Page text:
Open Access Week starts October 21! Find out how Concordia supports equitable knowledge dissemination
How can Concordia faculty and staff promote equity in knowledge through their own work?
A series of workshops and discussions is taking place October 21 to 27. This year’s theme addresses equity in open knowledge.
“You have all this research coming out of universities that gets published in scholarly journals that a lot of people don’t have access to,” says Joshua Chalifour, a digital scholarship librarian at Concordia and the organizer of the week’s events.
“Open access started with the idea that all this is publicly funded research and it’s much more beneficial for everybody to have access to that knowledge.”
Chalifour says open access makes it possible for communities that may not be able to subscribe to high-priced scholarly journals — such as Indigenous communities or universities and students in Global South countries — to access knowledge.
“It makes it much more equitable. And it has this nice feedback loop because those communities can take that information and use it to do more research,” he explains.
“It can also have real effects outside of research. For example, maybe there’s some research about a disease and for people in roles outside of academia, if you were aware of this information you could act on it.”
From open data to affordable course materials
Among this year’s events is an introduction to Concordia’s Open Data Program, which makes the university’s machine-readable data accessible from a single website.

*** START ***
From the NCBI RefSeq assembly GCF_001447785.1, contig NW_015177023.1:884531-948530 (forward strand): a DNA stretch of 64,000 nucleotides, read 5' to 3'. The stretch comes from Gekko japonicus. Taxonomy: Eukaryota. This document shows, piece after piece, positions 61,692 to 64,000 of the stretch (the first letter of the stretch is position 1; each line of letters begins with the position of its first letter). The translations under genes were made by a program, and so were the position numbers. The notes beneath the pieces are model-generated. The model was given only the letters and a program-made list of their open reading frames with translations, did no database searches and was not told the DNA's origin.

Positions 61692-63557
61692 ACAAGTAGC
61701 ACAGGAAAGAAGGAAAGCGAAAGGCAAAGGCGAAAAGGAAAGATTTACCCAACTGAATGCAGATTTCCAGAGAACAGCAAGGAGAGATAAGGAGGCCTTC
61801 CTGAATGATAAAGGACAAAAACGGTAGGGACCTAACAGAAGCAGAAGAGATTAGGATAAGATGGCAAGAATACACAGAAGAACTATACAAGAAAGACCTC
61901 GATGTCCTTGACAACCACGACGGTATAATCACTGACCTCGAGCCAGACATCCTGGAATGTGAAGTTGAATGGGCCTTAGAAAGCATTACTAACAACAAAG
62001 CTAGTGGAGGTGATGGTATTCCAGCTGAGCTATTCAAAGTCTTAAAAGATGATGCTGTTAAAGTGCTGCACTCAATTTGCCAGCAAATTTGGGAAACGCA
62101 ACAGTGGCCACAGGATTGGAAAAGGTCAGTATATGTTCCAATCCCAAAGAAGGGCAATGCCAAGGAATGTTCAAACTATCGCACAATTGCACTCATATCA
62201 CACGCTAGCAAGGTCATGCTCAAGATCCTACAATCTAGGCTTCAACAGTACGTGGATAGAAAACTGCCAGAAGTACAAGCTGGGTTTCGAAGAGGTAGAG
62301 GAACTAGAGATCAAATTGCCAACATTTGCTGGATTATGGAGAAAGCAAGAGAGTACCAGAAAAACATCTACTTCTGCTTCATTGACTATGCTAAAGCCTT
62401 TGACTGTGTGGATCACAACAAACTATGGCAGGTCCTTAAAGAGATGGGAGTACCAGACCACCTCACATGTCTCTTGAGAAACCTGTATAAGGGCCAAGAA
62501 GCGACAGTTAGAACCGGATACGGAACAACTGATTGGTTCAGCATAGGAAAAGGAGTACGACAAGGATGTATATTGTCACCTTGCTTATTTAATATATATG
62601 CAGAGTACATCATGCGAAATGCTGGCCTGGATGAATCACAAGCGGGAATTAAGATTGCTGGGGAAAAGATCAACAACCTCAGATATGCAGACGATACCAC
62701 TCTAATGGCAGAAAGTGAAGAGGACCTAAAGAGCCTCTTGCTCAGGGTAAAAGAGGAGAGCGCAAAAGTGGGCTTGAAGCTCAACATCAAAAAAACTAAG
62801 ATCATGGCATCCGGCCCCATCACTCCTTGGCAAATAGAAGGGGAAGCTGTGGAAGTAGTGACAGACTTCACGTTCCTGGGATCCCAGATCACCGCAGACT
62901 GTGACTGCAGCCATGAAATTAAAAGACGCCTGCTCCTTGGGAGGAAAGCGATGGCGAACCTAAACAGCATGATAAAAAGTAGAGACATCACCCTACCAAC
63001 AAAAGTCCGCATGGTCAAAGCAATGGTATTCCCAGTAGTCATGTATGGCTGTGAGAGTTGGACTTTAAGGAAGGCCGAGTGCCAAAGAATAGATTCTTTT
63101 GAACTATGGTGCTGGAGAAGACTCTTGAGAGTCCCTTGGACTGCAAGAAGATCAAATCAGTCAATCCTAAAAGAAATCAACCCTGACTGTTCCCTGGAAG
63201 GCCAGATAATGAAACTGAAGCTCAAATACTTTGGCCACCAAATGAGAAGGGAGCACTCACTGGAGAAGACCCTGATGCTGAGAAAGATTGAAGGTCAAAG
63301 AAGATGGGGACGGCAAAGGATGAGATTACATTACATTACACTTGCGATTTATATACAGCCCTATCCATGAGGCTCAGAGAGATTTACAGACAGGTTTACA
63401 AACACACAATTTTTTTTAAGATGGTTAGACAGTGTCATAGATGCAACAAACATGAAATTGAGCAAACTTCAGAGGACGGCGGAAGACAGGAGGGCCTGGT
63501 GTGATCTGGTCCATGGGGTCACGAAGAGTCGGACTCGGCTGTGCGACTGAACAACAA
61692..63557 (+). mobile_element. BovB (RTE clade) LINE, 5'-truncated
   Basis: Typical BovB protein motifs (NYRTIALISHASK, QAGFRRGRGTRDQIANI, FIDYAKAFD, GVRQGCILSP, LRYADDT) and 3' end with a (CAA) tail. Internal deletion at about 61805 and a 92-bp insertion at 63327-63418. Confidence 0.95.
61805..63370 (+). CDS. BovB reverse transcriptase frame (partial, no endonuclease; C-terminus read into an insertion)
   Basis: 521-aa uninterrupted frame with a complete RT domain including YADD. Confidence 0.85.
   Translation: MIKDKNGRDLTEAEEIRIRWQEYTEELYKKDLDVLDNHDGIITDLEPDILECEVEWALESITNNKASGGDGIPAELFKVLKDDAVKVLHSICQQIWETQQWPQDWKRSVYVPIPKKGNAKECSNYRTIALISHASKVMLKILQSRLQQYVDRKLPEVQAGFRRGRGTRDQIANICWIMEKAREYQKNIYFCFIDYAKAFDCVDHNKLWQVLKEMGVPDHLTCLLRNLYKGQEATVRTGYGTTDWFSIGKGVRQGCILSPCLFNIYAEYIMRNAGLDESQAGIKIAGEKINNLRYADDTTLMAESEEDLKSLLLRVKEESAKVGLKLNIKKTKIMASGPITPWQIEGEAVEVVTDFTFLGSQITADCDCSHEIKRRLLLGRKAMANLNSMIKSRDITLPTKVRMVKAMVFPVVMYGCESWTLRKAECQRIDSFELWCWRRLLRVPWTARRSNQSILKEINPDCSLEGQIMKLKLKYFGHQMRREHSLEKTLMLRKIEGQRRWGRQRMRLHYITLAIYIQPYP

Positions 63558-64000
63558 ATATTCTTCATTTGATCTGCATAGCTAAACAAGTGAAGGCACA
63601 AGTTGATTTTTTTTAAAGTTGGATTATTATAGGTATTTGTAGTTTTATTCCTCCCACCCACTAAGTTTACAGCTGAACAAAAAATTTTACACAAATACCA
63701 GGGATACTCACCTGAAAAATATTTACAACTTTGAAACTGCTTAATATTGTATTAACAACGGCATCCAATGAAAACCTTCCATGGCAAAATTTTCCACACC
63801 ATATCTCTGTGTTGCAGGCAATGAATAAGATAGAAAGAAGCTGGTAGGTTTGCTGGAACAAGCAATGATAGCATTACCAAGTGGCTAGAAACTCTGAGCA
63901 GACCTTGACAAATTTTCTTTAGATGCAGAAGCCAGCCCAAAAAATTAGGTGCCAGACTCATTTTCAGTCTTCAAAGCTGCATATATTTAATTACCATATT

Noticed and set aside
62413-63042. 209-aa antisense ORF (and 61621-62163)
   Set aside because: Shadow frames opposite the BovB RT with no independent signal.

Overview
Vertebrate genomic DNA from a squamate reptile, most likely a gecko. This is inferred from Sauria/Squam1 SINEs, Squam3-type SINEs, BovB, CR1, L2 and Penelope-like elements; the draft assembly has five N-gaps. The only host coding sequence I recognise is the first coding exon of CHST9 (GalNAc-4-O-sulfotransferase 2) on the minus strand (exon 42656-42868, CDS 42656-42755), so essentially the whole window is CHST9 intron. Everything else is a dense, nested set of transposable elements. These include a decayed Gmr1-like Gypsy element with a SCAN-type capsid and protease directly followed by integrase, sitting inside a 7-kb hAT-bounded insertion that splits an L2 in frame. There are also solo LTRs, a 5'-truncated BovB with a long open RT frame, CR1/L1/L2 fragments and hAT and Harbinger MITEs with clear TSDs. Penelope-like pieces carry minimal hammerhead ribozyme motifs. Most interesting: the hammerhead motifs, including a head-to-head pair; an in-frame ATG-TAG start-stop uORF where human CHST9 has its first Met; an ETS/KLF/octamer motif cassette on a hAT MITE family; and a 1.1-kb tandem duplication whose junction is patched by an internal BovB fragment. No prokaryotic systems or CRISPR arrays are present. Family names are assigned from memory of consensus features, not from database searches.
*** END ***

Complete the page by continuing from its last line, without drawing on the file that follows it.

One of the uses of the data is visible on the website itself, where stats on Concordia Library visits have been turned into an animation of birds flying across the screen.
“Lots of data is being made available through that site,” Chalifour says. “Francisco Berrizbeitia and Paul Fournier will be explaining how to get real data out of Concordia servers, which anybody can use.”
The event will give attendees hands-on experience using the program’s artificial intelligence, but coding experience isn’t necessary.
OA Week will also have events on open educational resources for students, open data in the province of Quebec and copyright and theses.
Wikipedia, translation and open access
In addition, Concordia’s first-ever Wikipedian-in-residence, Amber Berson, has organized a round table discussion on Wikipedia, translation and open access. It features Anna Luisa Daigneault of Living Tongues, Frederico Andrade of Wikitongues and Thérese Ottawa and Benoit Rochon from the Atikamekw Wikipetcia project and Wikimedia Canada.
“We’re thinking specifically around Indigenous languages on the platform and what can be gained from using Wikipedia and what can be lost,” says Berson.
While Wikipedia now allows for information to be translated into many languages, including some Indigenous ones, that may have complications.
“There’s information that’s not meant to be shared in specific ways, because of cultural specificity or the way things are supposed to be shared, and some of that nuance can be lost. What does it mean to include information in a space that is for really public access and one that can be readily edited?”
Berson says Wikipedia, as the fifth most widely consulted site in the world, plays an important role in the open access movement.
“Open access increases participation, it expands worldviews and it generally increases information safety. If knowledge is available to lots of folks it can be shared more widely,” she says.
Beyond OA Week, Concordia supports open access year-round through Spectrum, its open-access research repository. It currently holds more than 16,400 items and all graduate students are required to deposit their completed theses in Spectrum.
Other initiatives include the Concordia University Press, Quebec’s only open-access and non-profit scholarly publisher, and the OA Author Fund, which supports researchers who choose to publish open-access work.
Find out more about the Open Access Week events at the Concordia Library.